Articles Tagged with filing for bankruptcy

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Bankruptcy Lawyer Bryan W. Stone answers the question: “Can I get rid of student loans by declaring bankruptcy?”

In the United States, the cost of higher education is ever increasing. If you combine that with the difficulty of obtaining a reasonably salaried job after graduation, it is no surprise that student loan debt plagues graduates long after they graduate. An estimate of student loan debt currently owed in the U.S. is over $1.4 trillion dollars. Individuals with student loan debt may eventually fall prey to financial hardships. If an individual is struggling to pay bills and make ends meet, he or she may consider filing for bankruptcy. Student loan debt is often one of the largest debts a person can try to discharge in bankruptcy. However, it is extremely difficult for student loan debt to be discharged. There are specific and limited circumstances in which student loan debt will be discharged in a bankruptcy proceeding.

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Bankruptcy Lawyer Bryan W. Stone answers the question: “What is Chapter 11 Bankruptcy?”

When you think of the world of professional athletes and their net worth, the term “bankruptcy” is probably not one that comes to mind. Between the multi-million dollar salaries and lucrative endorsement deals, it is hard to imagine that someone raking in that kind of dough would be able to spend it all, let alone need to seek bankruptcy protection. So when NHL player Jack Johnson announced that he was filing for bankruptcy in 2014, claiming more than $10 million in debt, it stunned those within the hockey world. The lenders reported that interest from those loans had accrued his total amount owed to $21 million.

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Bankruptcy Lawyer Bryan W. Stone answers the question: “What is Chapter 7 Bankruptcy?”

If you’re considering filing for bankruptcy, particularly a liquidation bankruptcy under Chapter 7, you are likely eager to understand exactly what property you will be able to hold onto throughout the process. One item you may not think about, but that can prove to be very important, is legal settlements/awards in a personal injury case. It may not occur to you that these could be forfeited in bankruptcy, but depending on your circumstances that is absolutely possible. To learn more about what happens to money won in a personal injury claim, keep reading.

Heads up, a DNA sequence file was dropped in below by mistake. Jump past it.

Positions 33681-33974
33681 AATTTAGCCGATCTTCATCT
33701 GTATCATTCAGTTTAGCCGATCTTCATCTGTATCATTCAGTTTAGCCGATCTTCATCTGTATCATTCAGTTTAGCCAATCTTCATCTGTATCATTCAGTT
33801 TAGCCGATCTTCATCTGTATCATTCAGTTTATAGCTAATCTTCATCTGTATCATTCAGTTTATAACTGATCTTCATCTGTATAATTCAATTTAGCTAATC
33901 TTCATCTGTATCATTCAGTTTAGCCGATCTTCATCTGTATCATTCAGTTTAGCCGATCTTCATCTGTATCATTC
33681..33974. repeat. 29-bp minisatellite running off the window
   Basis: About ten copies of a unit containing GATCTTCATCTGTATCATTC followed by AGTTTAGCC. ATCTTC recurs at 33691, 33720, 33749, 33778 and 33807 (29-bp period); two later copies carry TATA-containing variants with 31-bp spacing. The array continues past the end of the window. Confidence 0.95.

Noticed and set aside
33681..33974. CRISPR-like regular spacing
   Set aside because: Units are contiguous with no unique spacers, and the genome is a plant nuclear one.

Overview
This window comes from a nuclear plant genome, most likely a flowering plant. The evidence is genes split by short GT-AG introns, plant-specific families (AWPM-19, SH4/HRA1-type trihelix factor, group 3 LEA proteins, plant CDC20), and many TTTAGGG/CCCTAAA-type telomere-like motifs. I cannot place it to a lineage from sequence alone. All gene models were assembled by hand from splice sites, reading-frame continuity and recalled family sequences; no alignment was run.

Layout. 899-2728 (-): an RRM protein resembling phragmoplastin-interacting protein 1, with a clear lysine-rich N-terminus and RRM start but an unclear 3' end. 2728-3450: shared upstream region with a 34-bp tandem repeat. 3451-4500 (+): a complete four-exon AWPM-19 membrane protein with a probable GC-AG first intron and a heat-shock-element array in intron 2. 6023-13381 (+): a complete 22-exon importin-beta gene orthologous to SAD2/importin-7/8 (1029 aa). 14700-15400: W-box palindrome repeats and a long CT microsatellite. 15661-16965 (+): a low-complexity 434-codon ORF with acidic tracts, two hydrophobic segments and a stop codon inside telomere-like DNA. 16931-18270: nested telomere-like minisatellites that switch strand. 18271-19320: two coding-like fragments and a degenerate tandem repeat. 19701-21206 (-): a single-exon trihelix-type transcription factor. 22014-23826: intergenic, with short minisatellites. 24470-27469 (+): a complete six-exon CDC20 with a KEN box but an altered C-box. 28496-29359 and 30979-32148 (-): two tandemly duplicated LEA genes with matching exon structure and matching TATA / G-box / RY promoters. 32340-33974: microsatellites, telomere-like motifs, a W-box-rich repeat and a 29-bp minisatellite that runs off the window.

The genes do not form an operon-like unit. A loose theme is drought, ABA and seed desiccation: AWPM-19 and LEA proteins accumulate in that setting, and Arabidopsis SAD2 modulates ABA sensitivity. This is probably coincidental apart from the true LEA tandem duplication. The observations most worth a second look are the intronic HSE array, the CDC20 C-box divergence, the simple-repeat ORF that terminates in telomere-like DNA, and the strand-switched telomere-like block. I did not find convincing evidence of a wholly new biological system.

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Bankruptcy Lawyer Bryan W. Stone answers the question: “Can I get rid of student loans by declaring bankruptcy?”

The reason most people feel forced to consider filing for bankruptcy is because their debts increase to unsustainable levels. Whether it’s a few large debts or many small ones, the total amount owed becomes too much to keep up with, requiring you to consider filing for bankruptcy. The hope is that bankruptcy wipes these debts away, allowing you to start fresh with a clean slate. Though that’s the goal, it’s unfortunately not always the reality. The reason is that some debts can’t be easily escaped and can instead follow you despite filing for bankruptcy protection. To learn more about which debts are hardest to shake, keep reading.

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Bankruptcy Lawyer Bryan W. Stone answers the question: “What are North Carolina’s exemptions?”

In the various stories we discuss on this blog, we frequently include warnings against hiding assets when filing for bankruptcy. One particular case this summer provides an illustration of precisely why doing so can land you in hot water—and prison.

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Bankruptcy Lawyer Bryan W. Stone answers the question: “Should I file bankruptcy?”

If you’re considering filing for bankruptcy you have likely come to understand just how many technicalities and rules are part of the process. The system can often appear as if it were designed to be purposely complicated to dissuade people from filing in the first place. One aspect of the process you may not be familiar with is the “proof of claim” filed by creditors. To find out more about what a proof of claim is, keep reading.

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Bankruptcy Lawyer Bryan W. Stone answers the question: “Can I buy a home after bankruptcy?”

If you are married you have gotten to experience firsthand how intertwined your life can be with another person. This is true on both a personal and financial level and (as any married person will attest) it can be both good and bad. If one person experiences a financial success, either a promotion or a bonus or makes some smart investment decisions, both will usually share in the reward. The same is also true for financial missteps, with both parties often suffering equally when financial disaster occurs. If you are married and experiencing financial stress and are considering filing for bankruptcy, you may assume that you and your partner must jointly file. However, you can consider bankruptcy on either a joint or individual basis. To find out more about filing bankruptcy while married, keep reading.

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Bankruptcy Lawyer Bryan W. Stone answers the question “Do I need an attorney to file bankruptcy?”

Most people fear that filing for bankruptcy brings your life (or at least the financial aspects of your life) to a grinding halt. While bankruptcy is certainly an important financial decision that carries the possibility of significant impact, life moves on as it’s supposed to. In fact, the bankruptcy system is designed to ensure that people are able to carry on; carry on with their lives, their jobs and their financial affairs.